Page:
• Functionality. The focus is on muscles not movements: This may sound great, but your body doesn’t work that way. Your body parts work together in coordination. When you work on compound movements (as you would in full-body and upper/lower-body split workouts) you’ll still be working your muscles, but with all the added benefits of those kinds of workouts.

There are instances in which you may want to use body part splits. For example, you might choose to do a body part split program if you’re an advanced lifter who has been training for at least two years consistently, or if you’re interested in participating in a physique competition like figure or bodybuilding. Even in those cases, body part splits may not be the best option. Remember, you can always include isolation/single-joint exercises near the end of your upper/lower workouts if you want to target a specific muscle. For example, after you’ve done squats, Romanian deadlifts, reverse lunges and step-ups, you may want to throw in some leg extensions or leg curls if you feel like your quads or hamstrings need a little extra work.

It’s not that isolation/single-joint movements are bad, they just don’t offer the same benefits as the bang-for-buck exercises.

A sustainable and efficient approach

The Modern Woman's Guide to Strength Training will help you achieve maximum results, whether you’re new to strength training, or a veteran in the weight room.

MIC and HIIT Workouts for Women

High-intensity interval training (HIIT) improves metabolic flexibility (the ability to switch between fuels, like sugar or fat, for energy). Many fitness and fat loss programs recommend HIIT workouts for women. HIIT workouts also burn more calories per minute and more calories post-workout than other types of cardio, although research suggests we have previously overestimated the effect of EPOC (excess post-exercise oxygen consumption) on fat loss.  EPOC is not the fat-loss miracle it was once touted to be, but it does burn a lot of calories in a short amount of time and may slightly elevate your metabolism post-workout. On the other hand, moderate intensity cardio (or MIC) improves your aerobic foundation, which helps you recover more quickly between sets within a workout as well as between workouts. MIC can even help improve your sleep quality.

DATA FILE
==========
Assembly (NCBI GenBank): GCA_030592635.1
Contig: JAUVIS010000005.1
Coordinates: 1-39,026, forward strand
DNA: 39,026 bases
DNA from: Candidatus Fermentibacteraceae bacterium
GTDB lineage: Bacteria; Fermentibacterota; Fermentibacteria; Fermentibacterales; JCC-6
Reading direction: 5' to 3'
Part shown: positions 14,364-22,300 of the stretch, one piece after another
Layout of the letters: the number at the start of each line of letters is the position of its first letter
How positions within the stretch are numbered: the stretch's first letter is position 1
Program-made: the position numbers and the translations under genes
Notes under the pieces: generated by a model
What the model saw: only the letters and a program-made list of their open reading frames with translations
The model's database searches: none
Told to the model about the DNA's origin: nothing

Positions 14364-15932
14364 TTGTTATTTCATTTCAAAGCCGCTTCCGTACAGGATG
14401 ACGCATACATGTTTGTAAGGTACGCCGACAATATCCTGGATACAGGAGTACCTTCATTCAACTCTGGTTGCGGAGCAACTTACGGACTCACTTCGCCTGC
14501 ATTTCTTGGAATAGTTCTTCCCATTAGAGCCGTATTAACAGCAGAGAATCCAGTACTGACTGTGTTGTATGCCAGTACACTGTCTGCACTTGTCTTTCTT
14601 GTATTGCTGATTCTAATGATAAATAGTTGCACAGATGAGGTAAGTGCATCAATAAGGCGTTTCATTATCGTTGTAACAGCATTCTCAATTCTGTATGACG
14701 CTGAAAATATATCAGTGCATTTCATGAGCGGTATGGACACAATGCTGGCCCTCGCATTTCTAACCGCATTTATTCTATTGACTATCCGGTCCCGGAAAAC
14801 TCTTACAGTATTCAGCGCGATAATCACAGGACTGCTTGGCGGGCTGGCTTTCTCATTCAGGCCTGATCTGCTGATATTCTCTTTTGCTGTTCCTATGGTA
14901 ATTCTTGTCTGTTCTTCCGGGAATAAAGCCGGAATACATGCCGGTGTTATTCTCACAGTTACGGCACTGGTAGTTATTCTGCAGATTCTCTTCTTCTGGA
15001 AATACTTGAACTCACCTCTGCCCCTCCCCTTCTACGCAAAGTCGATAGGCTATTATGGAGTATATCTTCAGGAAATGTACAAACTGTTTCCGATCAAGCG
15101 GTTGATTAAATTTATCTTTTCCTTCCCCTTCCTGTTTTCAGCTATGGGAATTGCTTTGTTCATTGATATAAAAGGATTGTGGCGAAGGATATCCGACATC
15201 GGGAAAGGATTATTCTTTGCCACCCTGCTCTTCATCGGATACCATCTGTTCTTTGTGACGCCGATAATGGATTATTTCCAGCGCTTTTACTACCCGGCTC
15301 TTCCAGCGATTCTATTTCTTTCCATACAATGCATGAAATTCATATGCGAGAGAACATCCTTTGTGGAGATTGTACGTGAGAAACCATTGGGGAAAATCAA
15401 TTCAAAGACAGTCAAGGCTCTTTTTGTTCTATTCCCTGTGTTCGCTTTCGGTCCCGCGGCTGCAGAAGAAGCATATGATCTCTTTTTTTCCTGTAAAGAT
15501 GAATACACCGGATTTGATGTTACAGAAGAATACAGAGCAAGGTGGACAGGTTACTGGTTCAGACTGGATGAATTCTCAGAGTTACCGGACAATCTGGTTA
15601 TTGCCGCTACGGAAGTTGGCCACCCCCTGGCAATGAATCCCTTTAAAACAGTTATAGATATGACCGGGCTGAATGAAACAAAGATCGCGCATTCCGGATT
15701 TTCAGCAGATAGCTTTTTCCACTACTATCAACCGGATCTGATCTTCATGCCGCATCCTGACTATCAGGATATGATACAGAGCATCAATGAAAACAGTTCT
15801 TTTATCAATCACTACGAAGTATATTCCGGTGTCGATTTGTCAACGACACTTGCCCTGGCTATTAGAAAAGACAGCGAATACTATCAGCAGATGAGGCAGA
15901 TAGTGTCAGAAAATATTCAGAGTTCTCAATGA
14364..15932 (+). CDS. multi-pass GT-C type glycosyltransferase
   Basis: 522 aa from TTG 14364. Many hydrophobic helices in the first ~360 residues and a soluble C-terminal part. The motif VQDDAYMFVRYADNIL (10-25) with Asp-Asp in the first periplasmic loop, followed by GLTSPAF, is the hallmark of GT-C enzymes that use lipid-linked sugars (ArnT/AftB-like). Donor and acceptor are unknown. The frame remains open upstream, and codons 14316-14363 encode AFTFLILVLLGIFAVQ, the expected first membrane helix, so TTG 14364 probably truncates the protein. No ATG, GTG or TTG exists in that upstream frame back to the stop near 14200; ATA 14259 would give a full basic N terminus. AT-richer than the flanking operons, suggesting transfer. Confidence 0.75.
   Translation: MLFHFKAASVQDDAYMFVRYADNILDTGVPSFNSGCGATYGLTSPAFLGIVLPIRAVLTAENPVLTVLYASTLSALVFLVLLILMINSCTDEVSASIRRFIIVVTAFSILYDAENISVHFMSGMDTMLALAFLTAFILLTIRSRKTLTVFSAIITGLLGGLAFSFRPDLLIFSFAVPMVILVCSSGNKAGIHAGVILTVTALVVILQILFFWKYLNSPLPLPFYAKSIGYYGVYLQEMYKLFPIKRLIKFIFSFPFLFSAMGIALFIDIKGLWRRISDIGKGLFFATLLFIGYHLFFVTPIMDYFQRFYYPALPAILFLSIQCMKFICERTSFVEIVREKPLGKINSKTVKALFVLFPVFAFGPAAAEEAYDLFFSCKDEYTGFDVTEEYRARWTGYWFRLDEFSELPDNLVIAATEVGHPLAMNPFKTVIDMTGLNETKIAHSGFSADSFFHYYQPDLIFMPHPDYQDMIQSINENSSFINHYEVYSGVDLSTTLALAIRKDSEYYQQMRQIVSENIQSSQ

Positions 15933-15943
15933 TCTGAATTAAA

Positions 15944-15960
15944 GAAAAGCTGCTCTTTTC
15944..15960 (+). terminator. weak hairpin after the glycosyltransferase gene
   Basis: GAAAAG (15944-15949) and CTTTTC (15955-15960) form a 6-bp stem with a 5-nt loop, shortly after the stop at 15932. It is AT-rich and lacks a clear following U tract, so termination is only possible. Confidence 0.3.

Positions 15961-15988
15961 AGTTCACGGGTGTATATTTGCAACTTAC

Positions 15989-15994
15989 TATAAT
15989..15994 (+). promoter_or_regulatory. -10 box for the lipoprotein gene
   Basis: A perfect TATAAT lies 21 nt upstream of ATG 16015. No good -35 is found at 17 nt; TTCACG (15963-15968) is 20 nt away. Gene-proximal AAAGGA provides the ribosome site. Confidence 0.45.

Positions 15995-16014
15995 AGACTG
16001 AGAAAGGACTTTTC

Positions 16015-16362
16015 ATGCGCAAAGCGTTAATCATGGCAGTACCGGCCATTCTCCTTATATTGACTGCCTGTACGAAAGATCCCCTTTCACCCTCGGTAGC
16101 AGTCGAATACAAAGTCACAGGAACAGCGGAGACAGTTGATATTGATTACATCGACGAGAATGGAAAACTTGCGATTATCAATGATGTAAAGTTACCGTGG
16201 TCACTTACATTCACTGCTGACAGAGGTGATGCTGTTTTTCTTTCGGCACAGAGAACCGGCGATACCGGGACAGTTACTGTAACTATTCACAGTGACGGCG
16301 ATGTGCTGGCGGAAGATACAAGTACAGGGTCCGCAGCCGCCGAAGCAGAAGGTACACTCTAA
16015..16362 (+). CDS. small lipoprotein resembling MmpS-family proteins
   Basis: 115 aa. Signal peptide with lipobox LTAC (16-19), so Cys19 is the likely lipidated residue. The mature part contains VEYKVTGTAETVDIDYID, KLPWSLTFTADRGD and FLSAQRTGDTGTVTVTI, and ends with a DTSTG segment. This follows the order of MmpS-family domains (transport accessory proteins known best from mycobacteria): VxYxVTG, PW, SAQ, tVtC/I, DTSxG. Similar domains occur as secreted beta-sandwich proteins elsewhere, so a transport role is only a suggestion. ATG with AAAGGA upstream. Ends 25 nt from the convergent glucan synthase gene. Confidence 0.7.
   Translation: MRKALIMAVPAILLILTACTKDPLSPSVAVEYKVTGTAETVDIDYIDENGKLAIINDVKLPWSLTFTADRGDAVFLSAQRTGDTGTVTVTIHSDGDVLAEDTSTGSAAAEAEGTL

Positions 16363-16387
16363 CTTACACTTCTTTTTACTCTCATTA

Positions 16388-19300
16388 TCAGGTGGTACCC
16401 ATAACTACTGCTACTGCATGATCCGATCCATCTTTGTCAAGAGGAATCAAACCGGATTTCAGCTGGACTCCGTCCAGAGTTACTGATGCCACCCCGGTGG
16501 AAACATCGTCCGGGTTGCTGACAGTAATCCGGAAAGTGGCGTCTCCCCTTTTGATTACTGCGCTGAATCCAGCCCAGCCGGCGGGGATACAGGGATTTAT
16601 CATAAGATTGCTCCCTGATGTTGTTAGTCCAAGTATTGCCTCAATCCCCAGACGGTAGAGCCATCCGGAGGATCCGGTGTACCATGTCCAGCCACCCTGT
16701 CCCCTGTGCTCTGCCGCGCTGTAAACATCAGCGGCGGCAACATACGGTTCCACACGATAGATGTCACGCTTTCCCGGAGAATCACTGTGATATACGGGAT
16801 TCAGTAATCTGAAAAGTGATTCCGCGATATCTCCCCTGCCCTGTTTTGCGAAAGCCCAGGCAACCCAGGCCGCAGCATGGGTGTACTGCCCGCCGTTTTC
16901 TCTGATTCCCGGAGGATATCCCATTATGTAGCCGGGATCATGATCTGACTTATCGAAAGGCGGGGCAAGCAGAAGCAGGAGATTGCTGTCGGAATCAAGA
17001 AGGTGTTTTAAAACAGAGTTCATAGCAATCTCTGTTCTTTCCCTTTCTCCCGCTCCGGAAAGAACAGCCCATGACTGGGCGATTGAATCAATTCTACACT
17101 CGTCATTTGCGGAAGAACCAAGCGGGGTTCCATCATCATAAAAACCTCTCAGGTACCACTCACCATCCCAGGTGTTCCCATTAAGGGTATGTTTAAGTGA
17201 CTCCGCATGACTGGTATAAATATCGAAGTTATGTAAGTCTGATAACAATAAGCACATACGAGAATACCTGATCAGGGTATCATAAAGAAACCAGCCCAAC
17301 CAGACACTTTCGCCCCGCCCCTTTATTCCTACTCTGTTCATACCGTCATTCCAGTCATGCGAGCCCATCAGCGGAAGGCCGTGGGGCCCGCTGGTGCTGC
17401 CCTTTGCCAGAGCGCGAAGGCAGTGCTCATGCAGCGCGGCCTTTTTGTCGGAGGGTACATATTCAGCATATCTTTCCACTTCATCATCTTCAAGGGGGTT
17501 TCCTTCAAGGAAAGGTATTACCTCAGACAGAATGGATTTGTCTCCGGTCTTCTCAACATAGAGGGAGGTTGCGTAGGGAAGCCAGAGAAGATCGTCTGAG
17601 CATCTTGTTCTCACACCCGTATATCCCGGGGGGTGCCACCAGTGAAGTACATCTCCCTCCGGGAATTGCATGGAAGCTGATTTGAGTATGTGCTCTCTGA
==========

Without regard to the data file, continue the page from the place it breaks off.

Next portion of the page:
For scheduling HIIT and MIC, start with HIIT. As the name suggests, it’s high-intensity. That’s the key to making it work. This is why you should limit it to only once or twice a week and have at least one day between HIIT workouts.

You can schedule your HIIT training after your strength training if you’re doing full-body workouts, or after the lower body day when you’re doing upper/lower body or body part splits. It isn’t very long (only six to 15 minutes), so going to the gym a separate day just to do your HIIT isn’t efficient or necessary.

We suggest something like this:

hiit-640x124

MIC sessions should be about 20 to 40 minutes long, and your heart rate should be between 120-140 beats per minute.

Add the MIC sessions in between Strength/HIIT sessions:

mic-640x122

This plan includes strength training, HIIT, and MIC and would require less than four hours a week.

Restorative Exercise

The last thing to put on your schedule is restorative exercise or restorative activities. Not because it isn’t important but you can do it any time and anywhere. Unlike strength training, HIIT, and MIC, you can do restorative exercise every day if you want to.

Many women who struggle to lose weight or don’t seem to be getting stronger drop restorative workouts all together and keep adding more of the higher intensity workouts. The misconception is that they need to be working harder, more often. If you have a well-designed workout plan and are not getting closer to your goals, look at consistency first, then recovery. Recovery includes restorative activities, proper nutrition, and sleep. Three things many women ignore because their importance have been minimized, overlooked, or they feel that they’re being lazy if they’re not going all-out at each workout.

Putting it all together could look something like this (but you can change it to suit your schedule, and it can change from week to week):

entireplan-640x123